In vocabulary, Old English is much more homogeneous than later stages in the history of English. Some borrowings from Latin date back to before the coming of the Anglo-Saxons to Britain (i.e. they were borrowed on the continent), while many others date from the period of the conversion to Christianity and later. However, words borrowed from Latin or from other languages make up only a tiny percentage of the vocabulary of Old English, and the major influx of words from French and from Latin belongs to the Middle English period and later. (There are also numerous loan translations and semantic loans from Latin in Old English, reflecting the influence of Latin on the language of religion and learning.)
Some borrowing from early Scandinavian is attested in later Old English, but again the major impact of contact with Scandinavian settlers becomes evident only in Middle English.
There is also a great deal of continuity between Old English and later stages in the history of the language. A great deal of the core vocabulary of modern English goes back to Old English, including most of the words most frequently used today.
For a very few examples see I pron. and n.², one adj., n., and pron., and conj.¹, adv., and n., man n.¹ (and int.), woman n.
For further information on which Old English words are included in the OED, and on how Old English material is dated in the dictionary, see Old English in the OED by Anthony Esposito.
Some letters from the Old English alphabet which modern English has lost:
- þ, ð both represent the same sounds as modern th, as e.g. in thin or then;
- æ and a represent distinct sounds in Old English, formed with the tongue respectively at the front and back of the mouth.
The pronunciation of e.g. trap or man in many modern varieties of English comes close to Old English æ, whereas Old English a was more like the sound in modern German Mann ‘man’ or Spanish mano ‘hand’ (like the sound in modern English father, but shorter).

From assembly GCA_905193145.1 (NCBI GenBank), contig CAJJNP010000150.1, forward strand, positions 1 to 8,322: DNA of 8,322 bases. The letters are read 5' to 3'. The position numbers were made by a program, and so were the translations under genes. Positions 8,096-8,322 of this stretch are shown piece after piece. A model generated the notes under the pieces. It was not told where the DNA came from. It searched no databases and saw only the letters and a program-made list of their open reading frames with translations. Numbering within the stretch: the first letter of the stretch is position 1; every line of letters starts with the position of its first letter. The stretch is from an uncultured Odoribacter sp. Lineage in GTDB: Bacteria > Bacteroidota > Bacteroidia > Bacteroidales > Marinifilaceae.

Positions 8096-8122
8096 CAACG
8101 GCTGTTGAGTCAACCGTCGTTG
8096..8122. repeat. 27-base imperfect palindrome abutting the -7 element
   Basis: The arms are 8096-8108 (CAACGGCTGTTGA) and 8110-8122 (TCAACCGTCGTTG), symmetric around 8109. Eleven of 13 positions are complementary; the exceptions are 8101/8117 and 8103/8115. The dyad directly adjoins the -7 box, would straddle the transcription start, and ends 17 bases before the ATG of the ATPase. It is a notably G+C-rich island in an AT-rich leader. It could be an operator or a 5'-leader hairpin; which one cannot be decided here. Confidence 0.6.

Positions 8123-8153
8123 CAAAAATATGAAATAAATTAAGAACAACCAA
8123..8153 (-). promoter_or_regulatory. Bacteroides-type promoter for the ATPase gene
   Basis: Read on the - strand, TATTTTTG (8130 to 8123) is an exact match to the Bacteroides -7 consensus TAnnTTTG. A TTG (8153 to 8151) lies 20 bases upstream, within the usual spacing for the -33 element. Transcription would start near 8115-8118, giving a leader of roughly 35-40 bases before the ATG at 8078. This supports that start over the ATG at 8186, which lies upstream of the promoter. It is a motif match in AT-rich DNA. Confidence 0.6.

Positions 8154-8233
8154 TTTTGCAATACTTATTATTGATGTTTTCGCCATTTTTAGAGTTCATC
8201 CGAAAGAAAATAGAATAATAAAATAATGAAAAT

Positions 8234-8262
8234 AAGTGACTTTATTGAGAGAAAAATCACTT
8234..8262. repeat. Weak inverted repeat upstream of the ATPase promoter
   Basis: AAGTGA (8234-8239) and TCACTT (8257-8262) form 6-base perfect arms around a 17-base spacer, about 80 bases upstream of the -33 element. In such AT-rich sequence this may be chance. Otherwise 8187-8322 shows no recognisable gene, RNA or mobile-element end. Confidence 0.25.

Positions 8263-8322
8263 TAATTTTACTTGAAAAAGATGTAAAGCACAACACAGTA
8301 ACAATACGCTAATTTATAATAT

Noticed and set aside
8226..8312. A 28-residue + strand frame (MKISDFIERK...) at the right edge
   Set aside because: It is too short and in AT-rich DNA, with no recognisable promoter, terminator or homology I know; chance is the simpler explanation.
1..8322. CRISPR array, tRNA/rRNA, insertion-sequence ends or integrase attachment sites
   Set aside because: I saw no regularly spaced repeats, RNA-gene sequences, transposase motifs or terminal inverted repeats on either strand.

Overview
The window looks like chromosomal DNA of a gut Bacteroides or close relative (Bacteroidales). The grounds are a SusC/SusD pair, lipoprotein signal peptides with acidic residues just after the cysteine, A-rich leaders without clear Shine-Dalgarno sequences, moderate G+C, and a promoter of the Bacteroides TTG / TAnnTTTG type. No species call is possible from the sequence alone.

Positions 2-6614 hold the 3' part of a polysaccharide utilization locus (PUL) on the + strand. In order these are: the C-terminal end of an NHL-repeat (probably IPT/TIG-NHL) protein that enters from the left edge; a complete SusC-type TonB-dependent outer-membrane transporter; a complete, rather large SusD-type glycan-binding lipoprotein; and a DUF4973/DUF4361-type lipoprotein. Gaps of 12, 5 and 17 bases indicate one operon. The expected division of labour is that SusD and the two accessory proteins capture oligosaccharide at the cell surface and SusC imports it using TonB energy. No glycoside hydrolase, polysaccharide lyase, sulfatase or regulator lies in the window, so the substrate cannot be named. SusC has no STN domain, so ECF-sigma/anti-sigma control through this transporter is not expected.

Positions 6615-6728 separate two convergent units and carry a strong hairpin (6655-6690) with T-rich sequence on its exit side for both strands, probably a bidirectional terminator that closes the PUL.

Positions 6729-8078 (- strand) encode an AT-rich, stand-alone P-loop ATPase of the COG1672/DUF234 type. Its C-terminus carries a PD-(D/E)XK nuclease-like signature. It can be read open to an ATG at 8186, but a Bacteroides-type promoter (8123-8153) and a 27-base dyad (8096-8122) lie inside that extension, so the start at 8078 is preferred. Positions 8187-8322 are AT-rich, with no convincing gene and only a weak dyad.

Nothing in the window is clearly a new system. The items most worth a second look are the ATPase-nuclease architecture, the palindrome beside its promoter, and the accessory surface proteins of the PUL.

The beginning of Old English …
It is very difficult to say when Old English began, because this pushes us back beyond the date of our earliest records for either Old English or any of its closest relatives (with the exception of very occasional inscriptions and the evidence of words and names occurring in Latin or in other languages). Everyone agrees in calling the language of our earliest extensive sources found in contemporary copies ‘Old English’: these are Latin-English glossaries from around the year 700. (Some other material was certainly composed before 700, but survives only in later copies.) By this time Old English was already very distinct from its Germanic sister languages (see below) as a result of many sound changes (i.e. changes in how certain sounds were pronounced, chiefly when they occurred near to certain other sounds) and other linguistic developments. In fact, most of the most important changes which we can trace through our surviving Old English documents had already happened before this time. Some of them were very probably well in progress or even complete before the time of the settlement in England.
Some Latin-English glosses from one of our earliest sources (the Épinal Glossary):
- anser goos (i.e. ‘goose’)
- lepus, leporis hara (i.e. ‘hare’)
- nimbus storm (i.e. ‘storm’)
- olor suan (i.e. ‘swan’)
Some scholars distinguish the undocumented period before our earliest texts as ‘pre-Old English’, while others are happy just to use the name ‘Old English’ for this period as well as for the documented period. In practice, the dividing line is hazy. Most of our documentary evidence for Old English comes from much later (late ninth century and onwards), and even in the later period there is much that we do not know. In the earlier part of the documented period, the gaps and uncertainties mean that we often know just as little about a certain topic as we do for the preceding undocumented period.
If we trace its history back further, Old English belongs to the West Germanic branch of the Germanic languages, along with Old Frisian, Old Saxon, Old High German, and the various dialects which later gave rise to Old Dutch. The major early representatives of the North Germanic branch are Old Icelandic, Old Norwegian, Old Swedish, and Old Danish (although the earliest extensive remains for all of these are much later than the earliest Old English documents), while the only representative of the East Germanic branch for which extensive remains survive is Gothic. Ultimately, all of these branches diverged from a single hypothetical ancestor, (proto-)Germanic, which itself constitutes a branch of the larger Indo-European language family. Other branches of Indo-European include Celtic, Italic (including Latin and hence the Romance languages), Greek, Indo-Iranian (including Sanskrit and Persian), Baltic, and Slavonic (these last two being regarded by many as a single branch, Balto-Slavonic).